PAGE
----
or 31 stamps for cloth-bound.
If sick consult the Doctor, free of charge
by letter. All such communications are
held sacredly confidential.
Dr. Pierce's Pleasant Pellets invigorate
and regulate stomach, liver and bowels
Success results from two
things opportunity and pre
paredness. tj The Holmes .Business College contribute
boih toward your getting on in the world.
tjRexd these little "excerpts from biographies
of Holmes Business College graduates."
We w3I give you their names and some fur
ther particulars if you will call at the College.
9 Ol
1 - toe
t Mr. took a course in shorthand, was
employed by the O. R. & N. Co.. went to
China, and. now occupies the high position of
Consul at Harbin, won by sheer merit
J Mr. took bookkeeping and stenography
at the . Holmes Business College, was eegagd
with a Portland maehinery hotse for a few
years, and now enjoys a lucrative position with
the U. S. Government in the Philippines.
Mr. tdfck a course at the Holmes Bus
iness College, went' to Japan and founded n
enormously successful business of his own. .This
man's success is the result solely of technical and
practical traitiing which enabled him to grasp
opportunities and mould them to his purpose.
tJ Write for free folder. ' it tells all about the
Holmes Business College, the courses of study,
tuition, etc It is a folder you will keep be
cause it as wesh while.
"Write direct to Principal, Room 534.
The End of the World
Of troubles that rr.Md E. H. AVolfe, of
Beaver Grove, Iom. of all nenlne-8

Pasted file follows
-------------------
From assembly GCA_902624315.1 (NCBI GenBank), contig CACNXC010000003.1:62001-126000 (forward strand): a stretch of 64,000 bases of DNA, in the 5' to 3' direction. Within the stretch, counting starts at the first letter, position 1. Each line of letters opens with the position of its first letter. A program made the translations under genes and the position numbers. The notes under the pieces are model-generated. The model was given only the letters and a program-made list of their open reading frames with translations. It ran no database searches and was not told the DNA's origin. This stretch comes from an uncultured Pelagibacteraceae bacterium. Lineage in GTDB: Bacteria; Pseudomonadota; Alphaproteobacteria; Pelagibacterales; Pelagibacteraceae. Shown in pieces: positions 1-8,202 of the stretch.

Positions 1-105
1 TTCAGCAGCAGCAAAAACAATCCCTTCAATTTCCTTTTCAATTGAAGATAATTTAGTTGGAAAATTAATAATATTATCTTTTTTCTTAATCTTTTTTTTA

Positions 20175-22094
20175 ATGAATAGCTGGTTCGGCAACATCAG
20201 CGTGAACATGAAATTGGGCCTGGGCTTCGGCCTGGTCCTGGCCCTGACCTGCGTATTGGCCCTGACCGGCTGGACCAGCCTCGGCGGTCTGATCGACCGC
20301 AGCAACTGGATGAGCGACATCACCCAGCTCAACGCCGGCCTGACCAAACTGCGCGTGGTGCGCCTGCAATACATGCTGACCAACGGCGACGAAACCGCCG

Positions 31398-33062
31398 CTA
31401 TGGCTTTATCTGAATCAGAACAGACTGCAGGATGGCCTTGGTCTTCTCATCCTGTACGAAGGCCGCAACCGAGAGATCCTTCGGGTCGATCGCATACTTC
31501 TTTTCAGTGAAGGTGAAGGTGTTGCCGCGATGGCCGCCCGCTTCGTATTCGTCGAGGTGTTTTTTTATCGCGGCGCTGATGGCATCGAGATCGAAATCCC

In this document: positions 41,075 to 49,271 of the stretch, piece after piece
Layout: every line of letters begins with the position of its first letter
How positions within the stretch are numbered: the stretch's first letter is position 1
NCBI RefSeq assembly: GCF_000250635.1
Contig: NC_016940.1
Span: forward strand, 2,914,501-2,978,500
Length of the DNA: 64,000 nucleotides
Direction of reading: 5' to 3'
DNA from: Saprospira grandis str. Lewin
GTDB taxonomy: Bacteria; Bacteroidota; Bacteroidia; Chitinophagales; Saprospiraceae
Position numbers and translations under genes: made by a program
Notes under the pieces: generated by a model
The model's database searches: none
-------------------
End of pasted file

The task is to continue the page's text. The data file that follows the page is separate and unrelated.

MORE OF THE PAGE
came when he bMn takiug Elertric
Bitters. He wiitf: "Two years ao
kidney trouble -an-- nie treat suffer
ing which I wonbi never have survived
had I not tsken Electric Bittern. Thev
also cured me of general debilitv."
Sure cure for all stomach, liver and kid
ney CO uplaints, blood diseases, hea
ache, dizz'ni8 ind . weak"00 or hnHi ' .
decline.,- Pride 50" cents. .- Guaranteed by
Allen &- Woodward drnggiBto.'-.-
THIS Celebrated Line of High-Grade
Garments for Ladies, Misses and Chil
dren will be shown by us this Season.
. Ladies, it will pay you to wait and
see them
4 To'Wjr. A!N P
If you have'125 loads of manure to spread and you are going to plant 25 acres'of corn or wheat,
or have a 25 acre meadow we will tell you bow you can increase the value of your crop this year
from $4.00 to $8.00 per acre or more than enough to pay for a spreader. We issue' a 48-page book
entitled "Practical Experience With Barnyard Manures," which explains the whole situation.
Our Plan is not a theory. It is an actual fact, backed up by actual experiments extendine over
a period of 18 years. To give you an idearof what this book contains, we show results of experi
ments made with various crops where 5 loads of manure were spread per acre by the old method,
and 5 loads by the new method, on corn ground. The latter shows a gain of $4.80 per acre. On
another field and in another state, it shows a gain of iS.bO per acre, and on a clover and timothy
meadow, a gain of $8.00 per acre.
This Book will be sent free to anyone writing us. It is worth $100.00 to you, but it won't cost
you a cent. If it doesn't do you any good, it won't do you any harm. Write us new and let us mail
it to you. It is brimming full of valuable information.
Spreads all kinds of manure, straw stack bot